Good luck everyone!

    Gavin
    When do you normally release the mark scheme?
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    I've been trying to find software to draw it but I can't find any- but in light of last year, would anyone know what the graph of tan(y)= tan(x) would look like?
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    (Original post by louisforrest)
    I'm going to have a day off, watch a movie tonight. No point in doing lots of work today.

    Posted from TSR Mobile
    You know, just want to be well rested and relaxed
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    (Original post by KloppOClock)
    When do you normally release the mark scheme?
    I forget. My colleagues in Mathematics normally do this. But certainly not before the marking is finished (the end of next week).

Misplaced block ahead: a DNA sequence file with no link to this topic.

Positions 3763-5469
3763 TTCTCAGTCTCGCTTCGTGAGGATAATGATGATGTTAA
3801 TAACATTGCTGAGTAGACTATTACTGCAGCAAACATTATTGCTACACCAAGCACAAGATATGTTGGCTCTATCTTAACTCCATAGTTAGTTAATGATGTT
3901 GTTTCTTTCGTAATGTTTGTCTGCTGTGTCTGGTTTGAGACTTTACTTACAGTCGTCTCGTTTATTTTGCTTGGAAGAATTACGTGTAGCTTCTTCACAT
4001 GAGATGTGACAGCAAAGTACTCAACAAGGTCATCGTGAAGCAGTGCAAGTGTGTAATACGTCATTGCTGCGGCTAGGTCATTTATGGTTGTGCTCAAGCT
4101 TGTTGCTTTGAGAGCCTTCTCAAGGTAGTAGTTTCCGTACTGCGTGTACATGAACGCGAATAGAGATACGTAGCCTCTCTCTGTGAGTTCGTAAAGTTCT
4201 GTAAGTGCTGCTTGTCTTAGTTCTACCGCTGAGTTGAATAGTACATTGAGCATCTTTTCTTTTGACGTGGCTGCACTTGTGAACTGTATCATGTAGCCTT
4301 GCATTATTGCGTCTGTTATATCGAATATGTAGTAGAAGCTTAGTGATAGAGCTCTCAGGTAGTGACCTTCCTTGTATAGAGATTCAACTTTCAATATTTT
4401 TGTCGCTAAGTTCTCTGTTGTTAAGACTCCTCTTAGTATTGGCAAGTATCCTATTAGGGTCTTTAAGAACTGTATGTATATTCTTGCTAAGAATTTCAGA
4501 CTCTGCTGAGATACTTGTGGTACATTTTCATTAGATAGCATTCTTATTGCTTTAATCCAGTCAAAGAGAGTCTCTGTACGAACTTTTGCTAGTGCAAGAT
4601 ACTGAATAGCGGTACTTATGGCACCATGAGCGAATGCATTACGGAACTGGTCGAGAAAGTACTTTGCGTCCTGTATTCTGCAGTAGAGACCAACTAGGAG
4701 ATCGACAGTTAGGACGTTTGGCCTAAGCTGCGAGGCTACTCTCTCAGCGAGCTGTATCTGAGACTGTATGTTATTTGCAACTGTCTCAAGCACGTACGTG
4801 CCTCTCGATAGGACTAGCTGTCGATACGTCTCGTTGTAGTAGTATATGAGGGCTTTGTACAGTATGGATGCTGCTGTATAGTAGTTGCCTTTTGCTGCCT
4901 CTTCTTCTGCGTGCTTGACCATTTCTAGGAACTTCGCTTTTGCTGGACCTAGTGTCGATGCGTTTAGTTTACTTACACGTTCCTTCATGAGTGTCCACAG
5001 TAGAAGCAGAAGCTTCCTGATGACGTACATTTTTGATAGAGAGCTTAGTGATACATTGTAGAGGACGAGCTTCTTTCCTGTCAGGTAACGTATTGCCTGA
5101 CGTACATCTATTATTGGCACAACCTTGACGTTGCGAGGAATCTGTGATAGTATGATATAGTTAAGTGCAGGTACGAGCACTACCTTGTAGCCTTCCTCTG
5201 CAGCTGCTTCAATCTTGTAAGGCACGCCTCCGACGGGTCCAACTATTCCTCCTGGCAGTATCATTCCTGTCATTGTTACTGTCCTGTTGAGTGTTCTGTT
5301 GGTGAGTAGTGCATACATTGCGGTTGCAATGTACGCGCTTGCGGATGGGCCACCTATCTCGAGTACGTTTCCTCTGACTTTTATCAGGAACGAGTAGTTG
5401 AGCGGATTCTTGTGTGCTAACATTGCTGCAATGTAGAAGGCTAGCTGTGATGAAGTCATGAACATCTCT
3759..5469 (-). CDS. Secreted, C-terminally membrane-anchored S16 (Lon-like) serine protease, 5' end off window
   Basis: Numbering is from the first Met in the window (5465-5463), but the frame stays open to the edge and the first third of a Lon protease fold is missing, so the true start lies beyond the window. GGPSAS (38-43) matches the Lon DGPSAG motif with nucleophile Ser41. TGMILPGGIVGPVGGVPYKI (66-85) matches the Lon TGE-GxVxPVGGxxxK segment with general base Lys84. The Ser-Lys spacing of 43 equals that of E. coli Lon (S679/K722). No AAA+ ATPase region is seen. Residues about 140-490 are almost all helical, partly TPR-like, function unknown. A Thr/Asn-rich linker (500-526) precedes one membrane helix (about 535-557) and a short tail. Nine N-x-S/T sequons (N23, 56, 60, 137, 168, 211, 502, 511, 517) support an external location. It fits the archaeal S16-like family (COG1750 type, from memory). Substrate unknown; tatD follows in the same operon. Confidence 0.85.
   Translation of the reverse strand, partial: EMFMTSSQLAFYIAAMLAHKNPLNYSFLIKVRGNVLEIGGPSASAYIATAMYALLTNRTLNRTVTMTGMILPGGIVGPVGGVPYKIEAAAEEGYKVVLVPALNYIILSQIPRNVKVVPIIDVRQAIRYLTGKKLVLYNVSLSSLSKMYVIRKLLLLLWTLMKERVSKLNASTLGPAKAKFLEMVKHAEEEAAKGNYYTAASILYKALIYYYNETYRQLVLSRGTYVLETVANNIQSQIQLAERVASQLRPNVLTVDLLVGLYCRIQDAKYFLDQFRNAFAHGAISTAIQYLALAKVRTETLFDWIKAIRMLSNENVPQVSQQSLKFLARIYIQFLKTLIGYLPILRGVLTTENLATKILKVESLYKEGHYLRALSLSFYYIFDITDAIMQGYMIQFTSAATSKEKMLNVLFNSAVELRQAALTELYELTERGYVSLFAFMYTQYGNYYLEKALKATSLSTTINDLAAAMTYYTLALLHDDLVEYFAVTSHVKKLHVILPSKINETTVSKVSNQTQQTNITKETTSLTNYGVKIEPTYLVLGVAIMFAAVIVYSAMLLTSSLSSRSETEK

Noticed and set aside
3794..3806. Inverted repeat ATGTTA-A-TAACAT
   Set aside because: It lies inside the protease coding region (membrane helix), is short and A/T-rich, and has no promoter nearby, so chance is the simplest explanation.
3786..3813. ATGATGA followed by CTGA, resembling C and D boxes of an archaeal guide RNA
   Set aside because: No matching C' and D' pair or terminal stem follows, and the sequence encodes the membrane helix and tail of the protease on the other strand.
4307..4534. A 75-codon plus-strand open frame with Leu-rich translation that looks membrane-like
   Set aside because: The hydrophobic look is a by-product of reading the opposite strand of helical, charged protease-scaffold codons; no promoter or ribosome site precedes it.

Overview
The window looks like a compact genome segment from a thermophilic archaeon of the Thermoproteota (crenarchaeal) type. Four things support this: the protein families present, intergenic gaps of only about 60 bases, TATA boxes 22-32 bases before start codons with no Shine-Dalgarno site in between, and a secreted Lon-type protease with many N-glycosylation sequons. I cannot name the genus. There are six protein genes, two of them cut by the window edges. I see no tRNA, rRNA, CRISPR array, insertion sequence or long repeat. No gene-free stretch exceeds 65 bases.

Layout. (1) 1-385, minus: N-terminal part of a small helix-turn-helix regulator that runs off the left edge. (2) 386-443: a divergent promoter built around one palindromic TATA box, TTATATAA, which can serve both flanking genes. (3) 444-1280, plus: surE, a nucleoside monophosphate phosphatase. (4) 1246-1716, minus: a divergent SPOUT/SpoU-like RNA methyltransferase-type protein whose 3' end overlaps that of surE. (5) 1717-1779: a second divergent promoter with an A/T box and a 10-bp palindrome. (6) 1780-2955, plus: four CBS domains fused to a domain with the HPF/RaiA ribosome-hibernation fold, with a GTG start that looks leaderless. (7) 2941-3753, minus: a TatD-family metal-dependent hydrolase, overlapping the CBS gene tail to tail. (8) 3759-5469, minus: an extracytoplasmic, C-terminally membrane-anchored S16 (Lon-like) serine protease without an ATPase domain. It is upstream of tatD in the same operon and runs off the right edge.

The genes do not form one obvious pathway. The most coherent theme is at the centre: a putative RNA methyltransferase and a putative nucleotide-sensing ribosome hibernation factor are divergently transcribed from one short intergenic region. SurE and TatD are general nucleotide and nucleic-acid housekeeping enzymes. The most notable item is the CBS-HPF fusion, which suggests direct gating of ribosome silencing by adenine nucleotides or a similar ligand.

The questions are put online a couple of days after the test.

    Gavin
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    (Original post by QueenOfCaffeine)
    I've been trying to find software to draw it but I can't find any- but in light of last year, would anyone know what the graph of tan(y)= tan(x) would look like?
    Try wolfram alpha
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    (Original post by gavinlowe)
    I forget. My colleagues in Mathematics normally do this. But certainly not before the marking is finished (the end of next week).

    The questions are put online a couple of days after the test.

    Gavin
    That's fast, thanks.
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    (Original post by QueenOfCaffeine)
    I've been trying to find software to draw it but I can't find any- but in light of last year, would anyone know what the graph of tan(y)= tan(x) would look like?